The cloud offers easy access to analytic methods like AI and external data to power differentiated experiences across any touchpoint — be it digital or physical. Greater intra-industry partnering, technology integration strategy and Cloud will define omnichannel success in 2022 more so than intertwining store and e-commerce operations under a single banner.

DISCUSSION QUESTIONS: Do customers care who handles their purchases, customer service questions or returns? Can retailers maintain seamless customer experiences via separate physical and digital operations?

Please practice The RetailWire Golden Rule when submitting your comments.
"Activist investors are pushing stores like Macy’s and Kohl’s to separate their brick-and-mortar and digital operations, but this is totally counterintuitive."
"... as far as the customer is concerned, there should be just one relationship with the retailer irrespective of shopping online or in-store. "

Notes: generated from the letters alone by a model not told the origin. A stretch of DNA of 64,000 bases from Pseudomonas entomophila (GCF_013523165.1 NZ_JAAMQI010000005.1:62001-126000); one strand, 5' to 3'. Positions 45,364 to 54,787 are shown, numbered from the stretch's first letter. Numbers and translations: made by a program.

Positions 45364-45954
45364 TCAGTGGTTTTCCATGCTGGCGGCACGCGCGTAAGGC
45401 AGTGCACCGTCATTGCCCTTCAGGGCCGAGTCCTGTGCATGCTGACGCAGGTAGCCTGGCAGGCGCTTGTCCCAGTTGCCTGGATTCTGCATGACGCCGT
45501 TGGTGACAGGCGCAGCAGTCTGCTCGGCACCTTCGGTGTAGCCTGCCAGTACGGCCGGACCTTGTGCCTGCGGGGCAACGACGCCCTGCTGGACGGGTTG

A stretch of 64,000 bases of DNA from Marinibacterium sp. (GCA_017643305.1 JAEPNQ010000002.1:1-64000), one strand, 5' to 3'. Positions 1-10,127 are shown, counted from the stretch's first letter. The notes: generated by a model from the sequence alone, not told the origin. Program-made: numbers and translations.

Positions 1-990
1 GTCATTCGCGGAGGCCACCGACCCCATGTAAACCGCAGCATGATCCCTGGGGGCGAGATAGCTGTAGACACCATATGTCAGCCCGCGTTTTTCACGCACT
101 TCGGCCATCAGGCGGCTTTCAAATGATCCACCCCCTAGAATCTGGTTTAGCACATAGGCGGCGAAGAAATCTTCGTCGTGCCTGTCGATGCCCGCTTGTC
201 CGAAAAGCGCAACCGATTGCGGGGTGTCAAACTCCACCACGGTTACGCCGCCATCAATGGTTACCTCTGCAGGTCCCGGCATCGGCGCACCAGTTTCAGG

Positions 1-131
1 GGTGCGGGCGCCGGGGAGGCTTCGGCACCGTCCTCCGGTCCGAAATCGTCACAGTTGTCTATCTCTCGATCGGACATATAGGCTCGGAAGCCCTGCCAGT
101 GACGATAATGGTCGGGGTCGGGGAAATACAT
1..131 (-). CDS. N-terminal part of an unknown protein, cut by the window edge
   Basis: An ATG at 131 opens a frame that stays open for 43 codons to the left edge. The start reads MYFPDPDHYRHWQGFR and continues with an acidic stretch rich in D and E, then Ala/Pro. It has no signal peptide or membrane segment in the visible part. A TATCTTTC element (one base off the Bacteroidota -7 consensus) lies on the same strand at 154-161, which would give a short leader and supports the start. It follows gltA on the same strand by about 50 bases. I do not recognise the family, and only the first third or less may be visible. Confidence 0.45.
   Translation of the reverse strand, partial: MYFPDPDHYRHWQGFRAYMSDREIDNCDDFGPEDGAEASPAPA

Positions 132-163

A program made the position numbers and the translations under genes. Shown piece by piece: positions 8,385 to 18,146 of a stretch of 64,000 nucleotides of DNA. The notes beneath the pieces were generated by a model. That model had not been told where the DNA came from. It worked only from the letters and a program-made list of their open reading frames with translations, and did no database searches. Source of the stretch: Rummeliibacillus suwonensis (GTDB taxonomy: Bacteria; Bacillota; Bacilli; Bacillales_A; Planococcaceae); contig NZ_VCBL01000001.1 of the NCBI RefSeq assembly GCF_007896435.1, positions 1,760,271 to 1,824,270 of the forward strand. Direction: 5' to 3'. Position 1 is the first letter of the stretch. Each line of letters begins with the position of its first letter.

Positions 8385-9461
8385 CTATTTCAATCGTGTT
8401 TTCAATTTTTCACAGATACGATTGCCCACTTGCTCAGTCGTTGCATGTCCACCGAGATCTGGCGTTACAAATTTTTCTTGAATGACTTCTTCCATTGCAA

"At some point, this becomes an issue of theory vs practice."

Join the Discussion!

39 Comments on "Reality hits omnichannel retail with a hard truth"

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David Naumann

Customers don’t care what company handles their purchases, fulfillment, customer service or returns with one caveat – as long as it doesn’t impact a seamless, frictionless, and fast service. Separating physical and digital operations into two different entities can exacerbate potential issues, such as seamless fulfillment, a focus on customer service and revenue attribution. If the order is placed via an online entity and it is fulfilled in the store (another entity), does the store get compensated in any way for servicing the customer?

Richard Hernandez

Yes – seamless, frictionless and fast service indeed. I had to buy a washer and dryer this past weekend and the whole process took over two hours.

David Slavick

Good thing you didn’t have to apply for a credit card to get 0 percent interest, it may have taken longer!

Richard Hernandez

You are correct — I did!

Neil Saunders